Sandrone Barolo: Where the Modernists and Traditionalists Agree
In the 1989 and 1990 vintages, Luciano Sandrone stunned collectors when Robert Parker published back-to-back 97- and 99-point reviews, describing Sandrone’s Barolo as “a deeply layered, sensual Barolo (that) opens with captivating aromatics that meld into expressive fruit that continues to blossom on the palate in a stunning display of class and elegance.”
Those reviews would catapult Sandrone into the critical stratosphere, suddenly breathing the same rarefied air as Château Lafite, Petrus, and Domaine de la Romanée-Conti.
But unlike many winegrowers whose heads swell with each 96-point Parker score, while appreciative of the accolades, Luciano Sandrone returned to his world-class vines — to the white tufa of Conterni, the calcaire of Cannubi Boschis, and the red tufa of Cerretta — each year refining and redefining his winegrowing style. As much as any of Barolo’s producers, Sandrone has always straddled the line between modernism and traditionalism, pushing the envelope on ripeness in the vines while nursing mesmerizing pine-needle complexity out of each Nebbiolo cluster.
In a place where entire vintages are subject to Nature’s caprice, Barolo producers have been treated to a number of extraordinary growing seasons in the last decade: the finely delineated 2001s, the classically structured 2006s and 2008s, and the sumptuous 2010s. But if we had to choose one vintage that offered up the juiciest, most pliant, and plush Barolos that take a page out of a seductive Burgundian script — it would be 2012.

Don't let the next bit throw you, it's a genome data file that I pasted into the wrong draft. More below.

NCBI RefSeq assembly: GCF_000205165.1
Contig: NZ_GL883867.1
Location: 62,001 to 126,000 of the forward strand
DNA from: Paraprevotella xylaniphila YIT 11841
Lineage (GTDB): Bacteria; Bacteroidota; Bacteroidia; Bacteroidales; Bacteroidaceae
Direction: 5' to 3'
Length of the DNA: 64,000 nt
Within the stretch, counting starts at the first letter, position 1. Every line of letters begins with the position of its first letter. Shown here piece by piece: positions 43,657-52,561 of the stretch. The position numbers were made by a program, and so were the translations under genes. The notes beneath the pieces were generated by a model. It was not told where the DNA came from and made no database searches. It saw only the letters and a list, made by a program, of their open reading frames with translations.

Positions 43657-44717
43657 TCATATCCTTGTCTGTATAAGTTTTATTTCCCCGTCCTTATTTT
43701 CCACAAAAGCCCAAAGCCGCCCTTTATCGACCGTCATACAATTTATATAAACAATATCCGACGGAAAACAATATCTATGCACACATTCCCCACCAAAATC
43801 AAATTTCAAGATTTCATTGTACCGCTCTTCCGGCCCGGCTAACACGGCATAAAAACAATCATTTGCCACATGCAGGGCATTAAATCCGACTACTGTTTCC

We’ll be the first to say it: If you’re a Pinot Noir enthusiast or even a serious Côte de Nuits collector, the top 2012 Barolos are a MUST-buy. When a 95-pointer like Luciano’s Barolo Le Vigne arrives stateside — direct from Sandrone’s hand-built brick-domed cellars — don’t think twice. Hit the “Buy” button now, and thank us later. Here’s why.
Sandrone is as revered in Barolo as his modern-day Burgundy counterpart, the forward-thinking Dominique Lafon, one of the Côte d’Or’s most respected vintners. Both are pushing wines that are richer in style, more opulent, but still true to terroir.
Luciano combines the somewhat thinner-skinned Nebbiolo grapes from his mid-slope vineyards in the communes of Novello and Barolo, with extremely low yields harvested in Serralunga and Castiglione. Together, they produce an incredibly lush and juicy 2012 — a style taken right out of a Grand Cru Burgundy script.
The 2012 spring in Piedmont ushered in cool and rainy weather from April to May. The sun began to shine in June, though storms during flowering and fruit set led to a reduced crop — Luciano considered this an advantage, as there would be no need to green-harvest. Temperatures began to rise throughout July and August, climbing as high as 100 degrees, and loose Nebbiolo clusters soaked in the sun, ripening at a gentle pace until being harvested in early October.
The 2012 Luciano Sandrone Barolo Le Vigne is deserving of a hefty pour into an oversized Riedel Burgundy glass. It’s a masterful creation that possesses a youthful drinkability, but will appeal to the traditionalist over time. Deep red to the edge, infused with mouthwatering aromas of crushed red and black fruits, violets, and earthy black truffle notes. The attack is rich and dense, filled with a sweet compote of dark black fruits. Sturdy and supple tannins are washed over by thirst-quenching acidity through a dazzling mineral finish of licorice and balsam, tinged with sweet spice.
95 points from Wine Spectator. Just 50 bottles have been earmarked for WineAccess. $165 on release. At $119 per bottle — the best price in the U.S. — this is the ONE Barolo that will appease the modernist, while those 2006s, 2008s and 2010s continue their traditionalist slumber. Shipping included on all orders.